Coast Care

2001 - A baseline assessment of the flora and fauna of North Stradbroke Island dive sites, Queensland

Executive summary of final project.

Unidive, The University of Queensland Underwater Club, was awarded funding by Coastcare to map and conduct a biological survey of popular North Stradbroke Island SCUBA dive sites in 2000-2002, using the local dive operator Point Lookout Scuba, Ken Holzheimer. Involvement in the project was voluntary. Members of Unidive who were marine experts,conducted training for the rest of the group who had no experience in identifying marine organisms and mapping habitats.

The mapping and biological surveys were conducted over 6 weekends between June 2001 and April 2002, with the local dive operator Point Look Out SCUBA, Ken Holzheimer. One weekend (June 2001) was for training, another (August 2001) for mapping and 3 weekends (October 2001, December 2001 and March 2002) for conducting biological surveys. An additional weekend (April 2002) was used exclusively to monitor the extent of coral bleaching.

No baseline information was available about the area despite it being a Conservation Zone in the Moreton Bay Marine Park, an important region for commercial and recreational activities and also a critical habitat for endangered species such as the Grey Nurse Shark.

Methodology comparable to the Reef Check voluntary program was used to monitor organisms growing on the substrate (algae, coral and other organisms), invertebrates and fish and additional analysis was conducted with video. Two reefs were surveyed, Flat Rock and Shag Rock, with two permanent transects at each reef. Each transect was sampled once every weekend. Additional sites, Mantaray Bommie and Mid Reef, were sampled opportunistically. It was not possible to define a control site in this study region, making conclusive statements about impacts to the area impossible.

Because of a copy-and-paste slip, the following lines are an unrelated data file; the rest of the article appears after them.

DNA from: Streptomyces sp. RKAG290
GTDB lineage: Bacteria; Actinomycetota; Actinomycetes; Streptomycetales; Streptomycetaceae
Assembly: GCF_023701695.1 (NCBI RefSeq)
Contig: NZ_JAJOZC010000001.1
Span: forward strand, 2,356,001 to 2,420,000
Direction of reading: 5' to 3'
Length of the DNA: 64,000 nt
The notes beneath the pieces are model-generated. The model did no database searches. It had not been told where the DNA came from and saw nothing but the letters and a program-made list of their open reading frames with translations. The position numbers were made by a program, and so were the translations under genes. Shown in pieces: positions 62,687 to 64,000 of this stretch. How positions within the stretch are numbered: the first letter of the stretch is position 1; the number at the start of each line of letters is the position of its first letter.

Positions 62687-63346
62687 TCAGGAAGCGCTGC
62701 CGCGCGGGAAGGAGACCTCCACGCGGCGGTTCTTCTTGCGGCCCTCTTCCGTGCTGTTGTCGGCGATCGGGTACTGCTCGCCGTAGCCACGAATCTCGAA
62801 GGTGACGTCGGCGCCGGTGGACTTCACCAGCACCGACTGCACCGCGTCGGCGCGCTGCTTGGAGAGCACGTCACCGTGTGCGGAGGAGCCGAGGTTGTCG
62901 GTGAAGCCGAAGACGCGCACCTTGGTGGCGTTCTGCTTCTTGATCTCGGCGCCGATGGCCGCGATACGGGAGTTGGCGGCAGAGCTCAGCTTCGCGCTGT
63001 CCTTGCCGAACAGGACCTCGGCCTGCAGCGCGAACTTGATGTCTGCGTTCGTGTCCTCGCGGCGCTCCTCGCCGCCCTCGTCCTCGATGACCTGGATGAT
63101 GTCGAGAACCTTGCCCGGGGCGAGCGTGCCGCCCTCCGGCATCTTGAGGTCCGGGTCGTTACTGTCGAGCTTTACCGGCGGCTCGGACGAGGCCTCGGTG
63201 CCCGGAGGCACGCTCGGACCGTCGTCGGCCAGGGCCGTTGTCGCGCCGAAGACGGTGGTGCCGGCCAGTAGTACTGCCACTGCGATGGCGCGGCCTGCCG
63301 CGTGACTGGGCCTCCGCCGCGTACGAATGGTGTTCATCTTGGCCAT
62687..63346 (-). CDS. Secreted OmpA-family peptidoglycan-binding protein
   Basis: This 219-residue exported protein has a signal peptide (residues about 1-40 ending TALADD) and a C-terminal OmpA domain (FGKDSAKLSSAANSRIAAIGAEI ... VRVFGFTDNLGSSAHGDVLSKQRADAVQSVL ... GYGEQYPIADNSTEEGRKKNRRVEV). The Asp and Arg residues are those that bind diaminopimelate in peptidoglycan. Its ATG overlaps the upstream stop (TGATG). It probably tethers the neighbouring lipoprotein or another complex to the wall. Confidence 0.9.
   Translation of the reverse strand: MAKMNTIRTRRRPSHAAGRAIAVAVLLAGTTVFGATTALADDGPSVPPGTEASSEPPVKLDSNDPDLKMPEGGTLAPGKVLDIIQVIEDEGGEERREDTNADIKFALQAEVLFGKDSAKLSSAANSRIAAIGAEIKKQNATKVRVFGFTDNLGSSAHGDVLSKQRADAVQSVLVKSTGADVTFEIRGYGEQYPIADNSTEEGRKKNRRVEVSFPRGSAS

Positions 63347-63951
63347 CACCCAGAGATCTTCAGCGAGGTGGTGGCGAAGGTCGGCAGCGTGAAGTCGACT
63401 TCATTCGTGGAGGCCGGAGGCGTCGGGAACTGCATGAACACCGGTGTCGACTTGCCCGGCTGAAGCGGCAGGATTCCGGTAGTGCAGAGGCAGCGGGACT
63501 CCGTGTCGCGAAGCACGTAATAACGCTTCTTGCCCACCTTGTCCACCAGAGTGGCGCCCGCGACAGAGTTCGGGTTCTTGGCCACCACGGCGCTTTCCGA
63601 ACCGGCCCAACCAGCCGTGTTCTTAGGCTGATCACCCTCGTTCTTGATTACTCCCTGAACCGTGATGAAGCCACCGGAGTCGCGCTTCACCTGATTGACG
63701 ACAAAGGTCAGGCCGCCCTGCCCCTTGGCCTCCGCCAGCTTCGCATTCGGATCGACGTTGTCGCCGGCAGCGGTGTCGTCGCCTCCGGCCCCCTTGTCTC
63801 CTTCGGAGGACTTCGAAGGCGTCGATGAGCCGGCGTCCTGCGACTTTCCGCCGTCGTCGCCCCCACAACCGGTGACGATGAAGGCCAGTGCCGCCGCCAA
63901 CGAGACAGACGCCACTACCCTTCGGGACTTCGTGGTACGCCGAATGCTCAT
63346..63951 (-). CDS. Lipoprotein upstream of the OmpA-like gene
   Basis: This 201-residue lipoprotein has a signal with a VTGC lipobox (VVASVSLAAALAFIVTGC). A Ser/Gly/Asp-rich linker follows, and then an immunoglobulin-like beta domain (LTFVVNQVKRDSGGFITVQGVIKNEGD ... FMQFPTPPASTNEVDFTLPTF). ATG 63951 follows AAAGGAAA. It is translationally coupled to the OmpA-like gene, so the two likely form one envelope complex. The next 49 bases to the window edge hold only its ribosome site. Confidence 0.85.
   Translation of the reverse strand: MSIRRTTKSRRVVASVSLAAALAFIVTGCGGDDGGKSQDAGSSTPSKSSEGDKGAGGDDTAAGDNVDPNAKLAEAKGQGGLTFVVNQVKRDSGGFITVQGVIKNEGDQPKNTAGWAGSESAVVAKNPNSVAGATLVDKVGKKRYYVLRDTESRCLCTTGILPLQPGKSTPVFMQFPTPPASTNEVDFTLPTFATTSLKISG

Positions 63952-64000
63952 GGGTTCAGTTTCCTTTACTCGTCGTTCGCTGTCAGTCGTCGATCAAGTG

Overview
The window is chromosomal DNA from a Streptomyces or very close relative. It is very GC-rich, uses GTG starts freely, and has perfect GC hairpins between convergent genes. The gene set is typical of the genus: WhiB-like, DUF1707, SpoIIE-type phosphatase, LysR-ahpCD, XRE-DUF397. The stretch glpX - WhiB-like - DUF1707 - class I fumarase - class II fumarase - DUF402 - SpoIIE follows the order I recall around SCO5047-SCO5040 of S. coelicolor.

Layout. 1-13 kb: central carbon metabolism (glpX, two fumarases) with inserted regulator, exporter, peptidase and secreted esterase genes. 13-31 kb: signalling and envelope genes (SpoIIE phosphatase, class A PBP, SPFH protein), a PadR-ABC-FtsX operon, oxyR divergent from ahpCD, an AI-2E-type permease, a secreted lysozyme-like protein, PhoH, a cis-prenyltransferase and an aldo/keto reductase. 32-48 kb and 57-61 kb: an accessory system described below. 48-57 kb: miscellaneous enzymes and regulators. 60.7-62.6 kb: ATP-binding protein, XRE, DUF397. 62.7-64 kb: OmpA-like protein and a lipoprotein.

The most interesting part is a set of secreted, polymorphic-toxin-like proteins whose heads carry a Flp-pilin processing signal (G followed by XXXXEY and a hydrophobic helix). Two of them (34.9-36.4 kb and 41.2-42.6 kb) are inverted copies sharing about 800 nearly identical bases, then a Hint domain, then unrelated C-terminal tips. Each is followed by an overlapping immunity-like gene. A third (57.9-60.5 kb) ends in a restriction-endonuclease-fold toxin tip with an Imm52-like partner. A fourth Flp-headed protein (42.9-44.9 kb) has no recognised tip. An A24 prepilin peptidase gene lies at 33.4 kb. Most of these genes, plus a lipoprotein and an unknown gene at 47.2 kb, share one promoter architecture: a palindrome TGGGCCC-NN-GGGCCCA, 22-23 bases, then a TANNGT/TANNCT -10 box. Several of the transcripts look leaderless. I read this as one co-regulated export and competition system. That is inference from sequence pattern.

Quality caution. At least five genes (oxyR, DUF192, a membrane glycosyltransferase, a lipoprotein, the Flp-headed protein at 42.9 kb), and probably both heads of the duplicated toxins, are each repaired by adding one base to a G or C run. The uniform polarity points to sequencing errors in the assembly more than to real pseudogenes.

At least 50 species of algae, 1 species of seagrass, 120 species of invertebrates, including 42 species of hard coral and 173 species of fish were identified at the reefs of Flat Rock and Shag Rock. The diversity of species observed at North Stradbroke Island indicates a complex, productive community.

The most abundant group of organisms growing on the rocky reefs was algae. Algal cover was 40 to 80%, comprising mostly small turf algae and larger macroalgae. The most commonly observed macroalgae was Asparagopsis.

Cover of hard and soft corals totalled 15%. The common families of hard coral were Faviidae, Acroporidae and Pocilloporidaea and the common genera of soft coral were Sarcophyton (Leather coral) and Dendronepthya (Prickly red tree coral).

Other invertebrates observed included sponges, ascidians, sea cucumbers, anemones, sea stars, feather stars, sea urchins, nudibranchs and worms. The rapid assessment of invertebrates found less diversity at Shag Rock compared to Flat Rock. However, the long spined sea urchin was more abundant at Shag Rock.

Nineteen out of the 22 indicator fish families and 15 out of the 20 target fish species were observed at Flat and Shag Rock. The surveys indicated no differences between Flat and Shag Rock and no differences over the sampling period. Many of the fish targeted for human consumption were not found in great abundance. The most abundant fish were territorial fish (eg. Damselfish). The next most abundant groups were invertebrate feeding fish, and the least abundant, coralivore, herbivorous and piscivorous fish. It is not clear whether the lower abundance of piscivorous fish is related to either the availability of food resources or fishing pressure.

Indicators of ecosystem health suggest the North Stradbroke Island reefs are in generally good health. This includes no evidence of nutrient enrichment, recovery from coral bleaching and low levels of coral predators. A lack of large fish, which are targeted for human consumption, may be of concern.

This is the first biological assessment of North Stradbroke Island dive sites. The survey has demonstrated the diversity and complexity of these rocky reef systems and certainly some impacts from humans through rubbish and potentially, fishing pressure. This information will be useful to the community and managers in the future to determine if any changes have occurred at these sites.